On day 2 of the Indy Mac meltdown, customers in California had lined up at midnight outside local branches waiting for the bank to open to withdraw their money. Police were needed to control the crowds. Federal Deposit Insurance protects any account up to $100,000, or $250,000 if it's a retirement account. Anything over $100,000 should simply be put in different banks, with no more than $100,000 in any one bank. And federal regulators say banks being taken over are still a rare occurrence. I am amazed at some people who put more than $100,000 in one account and will lose those monies because the FDIC only insures $100,000.
IndyMac has been bleeding deposits ever since Sen. Charles Schumer of New York questioned its viability June 27. Over the next 11 days, depositors withdrew $1.3 billion, forcing its closure on Friday by the Office of Thrift Supervision.
While some blamed Schumer for starting a run on the bank, Schumer blamed IndyMac for making ridiculous loans and regulators for looking the other Now New Yorkers are starting to worry. Shares in regional banks and thrifts also plunged on Monday, partly in reaction to IndyMac and partly on fears that bank earnings, which come out over the next few weeks, could be worse than previously expected. The biggest loser was Washington Mutual, down 34.7 percent.
Wachovia, National City, Regions Financial and Sovereign Bancorp - all among the nation's largest 25 banks and thrifts by assets - fell 14 to 16.5 percent each. The FDIC tried to calm down the situation by stating the following. Work with borrowers "We will evaluate them on a case-by-case basis," says FDIC spokesman Andrew Gray.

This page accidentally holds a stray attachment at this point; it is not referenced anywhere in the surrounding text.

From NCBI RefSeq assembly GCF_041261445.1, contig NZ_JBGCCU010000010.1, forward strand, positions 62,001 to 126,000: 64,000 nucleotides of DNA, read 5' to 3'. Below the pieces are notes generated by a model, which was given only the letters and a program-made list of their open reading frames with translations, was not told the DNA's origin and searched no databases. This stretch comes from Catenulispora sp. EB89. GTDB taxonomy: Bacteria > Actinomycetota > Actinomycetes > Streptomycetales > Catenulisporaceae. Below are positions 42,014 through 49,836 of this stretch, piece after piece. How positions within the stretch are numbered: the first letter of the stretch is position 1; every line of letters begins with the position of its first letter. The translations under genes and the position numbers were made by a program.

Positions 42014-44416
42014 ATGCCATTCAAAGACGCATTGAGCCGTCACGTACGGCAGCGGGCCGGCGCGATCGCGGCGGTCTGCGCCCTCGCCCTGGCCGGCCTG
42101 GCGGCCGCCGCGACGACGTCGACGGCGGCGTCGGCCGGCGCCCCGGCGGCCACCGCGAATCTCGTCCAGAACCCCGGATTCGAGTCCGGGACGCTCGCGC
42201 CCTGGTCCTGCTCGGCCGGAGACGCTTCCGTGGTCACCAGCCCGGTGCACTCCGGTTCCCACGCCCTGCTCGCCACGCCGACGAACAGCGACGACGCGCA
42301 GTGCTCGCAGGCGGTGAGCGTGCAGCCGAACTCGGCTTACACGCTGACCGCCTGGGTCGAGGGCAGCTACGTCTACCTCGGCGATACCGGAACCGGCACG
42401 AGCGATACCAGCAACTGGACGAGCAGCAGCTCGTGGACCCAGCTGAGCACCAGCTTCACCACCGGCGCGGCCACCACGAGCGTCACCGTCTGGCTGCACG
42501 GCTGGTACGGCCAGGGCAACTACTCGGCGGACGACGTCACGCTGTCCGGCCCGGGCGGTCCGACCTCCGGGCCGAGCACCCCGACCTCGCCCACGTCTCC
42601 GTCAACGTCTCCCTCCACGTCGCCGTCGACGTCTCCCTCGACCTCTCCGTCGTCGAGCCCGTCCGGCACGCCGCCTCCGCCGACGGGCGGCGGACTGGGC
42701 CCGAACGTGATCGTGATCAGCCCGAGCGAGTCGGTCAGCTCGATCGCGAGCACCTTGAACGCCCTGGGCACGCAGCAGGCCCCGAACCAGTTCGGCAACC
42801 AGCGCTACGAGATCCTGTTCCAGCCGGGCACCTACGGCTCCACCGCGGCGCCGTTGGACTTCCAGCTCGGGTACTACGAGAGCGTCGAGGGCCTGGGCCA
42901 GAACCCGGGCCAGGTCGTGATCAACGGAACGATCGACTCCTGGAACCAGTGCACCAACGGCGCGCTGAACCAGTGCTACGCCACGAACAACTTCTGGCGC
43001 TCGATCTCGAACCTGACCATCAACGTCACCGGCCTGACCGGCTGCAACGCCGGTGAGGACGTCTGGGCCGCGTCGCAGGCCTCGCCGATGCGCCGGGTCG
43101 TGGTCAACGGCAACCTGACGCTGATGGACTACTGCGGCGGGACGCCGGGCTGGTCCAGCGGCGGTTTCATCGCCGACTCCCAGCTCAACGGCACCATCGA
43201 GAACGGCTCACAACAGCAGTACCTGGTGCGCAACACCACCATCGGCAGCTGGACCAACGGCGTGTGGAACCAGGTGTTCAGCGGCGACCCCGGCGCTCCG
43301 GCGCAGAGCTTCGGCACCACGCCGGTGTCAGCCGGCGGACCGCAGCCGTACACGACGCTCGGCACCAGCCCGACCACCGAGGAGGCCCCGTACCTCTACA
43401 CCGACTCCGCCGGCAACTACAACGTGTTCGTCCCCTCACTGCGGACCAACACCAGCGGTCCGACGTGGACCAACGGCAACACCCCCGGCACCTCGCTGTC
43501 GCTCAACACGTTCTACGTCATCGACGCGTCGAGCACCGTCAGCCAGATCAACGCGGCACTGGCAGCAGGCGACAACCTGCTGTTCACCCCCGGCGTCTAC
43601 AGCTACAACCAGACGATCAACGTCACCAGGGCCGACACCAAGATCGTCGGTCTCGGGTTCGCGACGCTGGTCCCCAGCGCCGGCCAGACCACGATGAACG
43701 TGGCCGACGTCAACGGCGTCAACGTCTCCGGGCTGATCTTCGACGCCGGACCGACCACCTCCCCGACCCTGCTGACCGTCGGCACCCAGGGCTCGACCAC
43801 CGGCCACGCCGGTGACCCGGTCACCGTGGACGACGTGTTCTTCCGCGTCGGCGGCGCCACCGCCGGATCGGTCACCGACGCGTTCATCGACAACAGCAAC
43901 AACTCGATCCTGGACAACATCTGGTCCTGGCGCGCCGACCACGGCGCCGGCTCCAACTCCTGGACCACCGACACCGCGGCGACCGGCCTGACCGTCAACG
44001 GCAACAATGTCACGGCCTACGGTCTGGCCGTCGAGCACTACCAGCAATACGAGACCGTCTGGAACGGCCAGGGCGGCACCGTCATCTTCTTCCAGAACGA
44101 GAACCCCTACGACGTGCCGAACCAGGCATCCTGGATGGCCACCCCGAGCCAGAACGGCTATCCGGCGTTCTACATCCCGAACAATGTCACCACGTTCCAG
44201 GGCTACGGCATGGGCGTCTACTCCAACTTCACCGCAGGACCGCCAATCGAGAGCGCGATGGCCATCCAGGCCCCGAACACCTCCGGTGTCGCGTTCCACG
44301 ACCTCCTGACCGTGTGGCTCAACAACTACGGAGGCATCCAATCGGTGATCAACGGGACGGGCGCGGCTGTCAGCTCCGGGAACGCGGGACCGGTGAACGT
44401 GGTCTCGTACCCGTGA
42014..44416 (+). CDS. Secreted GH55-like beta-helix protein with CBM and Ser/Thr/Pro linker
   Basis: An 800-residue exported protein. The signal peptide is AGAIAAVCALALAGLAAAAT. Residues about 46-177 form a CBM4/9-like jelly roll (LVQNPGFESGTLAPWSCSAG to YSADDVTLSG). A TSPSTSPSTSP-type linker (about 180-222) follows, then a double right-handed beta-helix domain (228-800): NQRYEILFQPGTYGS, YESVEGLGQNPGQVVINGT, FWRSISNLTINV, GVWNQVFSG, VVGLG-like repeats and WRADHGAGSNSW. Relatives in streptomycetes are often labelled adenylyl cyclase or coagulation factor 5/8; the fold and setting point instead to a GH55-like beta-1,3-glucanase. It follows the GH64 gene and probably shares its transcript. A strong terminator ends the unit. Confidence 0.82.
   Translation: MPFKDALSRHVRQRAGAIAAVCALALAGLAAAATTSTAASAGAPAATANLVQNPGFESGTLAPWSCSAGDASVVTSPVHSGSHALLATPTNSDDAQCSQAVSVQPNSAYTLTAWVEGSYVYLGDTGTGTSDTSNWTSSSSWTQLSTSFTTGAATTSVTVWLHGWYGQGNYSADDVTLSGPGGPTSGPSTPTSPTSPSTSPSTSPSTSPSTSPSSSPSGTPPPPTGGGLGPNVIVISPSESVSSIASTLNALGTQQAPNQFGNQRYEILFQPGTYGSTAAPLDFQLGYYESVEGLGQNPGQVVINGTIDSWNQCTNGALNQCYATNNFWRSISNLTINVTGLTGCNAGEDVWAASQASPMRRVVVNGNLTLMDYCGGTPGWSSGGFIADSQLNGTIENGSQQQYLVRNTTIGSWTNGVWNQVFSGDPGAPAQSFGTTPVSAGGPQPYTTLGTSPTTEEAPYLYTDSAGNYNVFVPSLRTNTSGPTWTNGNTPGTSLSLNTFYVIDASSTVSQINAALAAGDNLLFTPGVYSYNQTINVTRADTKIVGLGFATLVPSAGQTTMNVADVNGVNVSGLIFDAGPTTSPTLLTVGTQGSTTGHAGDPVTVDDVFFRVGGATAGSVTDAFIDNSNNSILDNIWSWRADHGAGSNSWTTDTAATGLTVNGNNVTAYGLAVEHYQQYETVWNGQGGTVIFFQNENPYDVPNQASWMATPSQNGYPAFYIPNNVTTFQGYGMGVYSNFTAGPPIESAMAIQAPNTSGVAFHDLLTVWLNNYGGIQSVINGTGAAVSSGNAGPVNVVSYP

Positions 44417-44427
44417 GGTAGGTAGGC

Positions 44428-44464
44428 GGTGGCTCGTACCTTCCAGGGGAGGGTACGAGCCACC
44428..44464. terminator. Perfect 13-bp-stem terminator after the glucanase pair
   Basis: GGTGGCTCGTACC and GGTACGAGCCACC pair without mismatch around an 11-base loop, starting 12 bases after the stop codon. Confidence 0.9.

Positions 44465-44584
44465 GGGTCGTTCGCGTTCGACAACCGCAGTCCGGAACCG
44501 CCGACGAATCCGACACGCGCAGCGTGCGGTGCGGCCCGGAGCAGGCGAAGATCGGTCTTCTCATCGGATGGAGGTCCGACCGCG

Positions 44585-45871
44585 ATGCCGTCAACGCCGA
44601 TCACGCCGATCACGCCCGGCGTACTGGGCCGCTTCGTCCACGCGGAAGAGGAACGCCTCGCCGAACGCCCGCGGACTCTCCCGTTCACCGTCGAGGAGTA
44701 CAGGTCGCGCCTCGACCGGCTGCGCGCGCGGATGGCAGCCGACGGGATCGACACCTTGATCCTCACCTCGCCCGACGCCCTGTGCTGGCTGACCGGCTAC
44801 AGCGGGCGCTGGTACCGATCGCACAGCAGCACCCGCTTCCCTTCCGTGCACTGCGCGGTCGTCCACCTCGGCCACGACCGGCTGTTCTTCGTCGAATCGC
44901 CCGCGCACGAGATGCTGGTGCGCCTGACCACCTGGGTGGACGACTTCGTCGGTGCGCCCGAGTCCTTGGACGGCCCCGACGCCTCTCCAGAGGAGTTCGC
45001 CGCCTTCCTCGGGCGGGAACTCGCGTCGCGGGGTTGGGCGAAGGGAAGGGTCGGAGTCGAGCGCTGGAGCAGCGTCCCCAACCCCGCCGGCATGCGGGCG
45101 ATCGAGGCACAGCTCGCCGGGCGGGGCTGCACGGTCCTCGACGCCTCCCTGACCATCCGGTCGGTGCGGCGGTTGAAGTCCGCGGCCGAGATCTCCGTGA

"Our goal is to work with borrowers who want to stay in their homes. We will aggressively pursue loan modifications that are long-term and sustainable for borrowers facing difficulty." FDIC Chairwoman Sheila Bair has been pushing lenders to modify more loans for struggling borrowers who want to stay in their homes. Other borrowers are expected to continue repaying their loans to IndyMac as usual. However, "if they have a loan and uninsured money at the bank, they can use the uninsured money to repay all or a portion of their loan," FDIC spokesman David Barr says. The bank's 33 branches in Southern California remain open under FDIC supervision.
IndyMac also had about 90 loan offices around the country, including one in San Ramon, Barr says. IndyMac shut most of those offices early last week, and the FDIC does not plan to reopen them. Normally, when a bank or thrift fails, the FDIC finds a healthy institution to take it over. The bank closes on a Friday and reopens on Monday as a branch of the healthy institution.
That didn't happen this time. IndyMac reopened as a new bank, but under federal supervision. "Generally, the larger banks are handled this way," Barr says.
The FDIC still plans to seek a buyer for all or parts of IndyMac. IndyMac also owned Financial Freedom, one of the oldest and largest reverse-mortgage lenders. Is your money safe in the bank? Is this another S & L crisis in the making? Please give your thoughts?.
F. Lanni is a Top Producing Realtor in The Million Dollar Club http://orlandoreunionresorthomes.com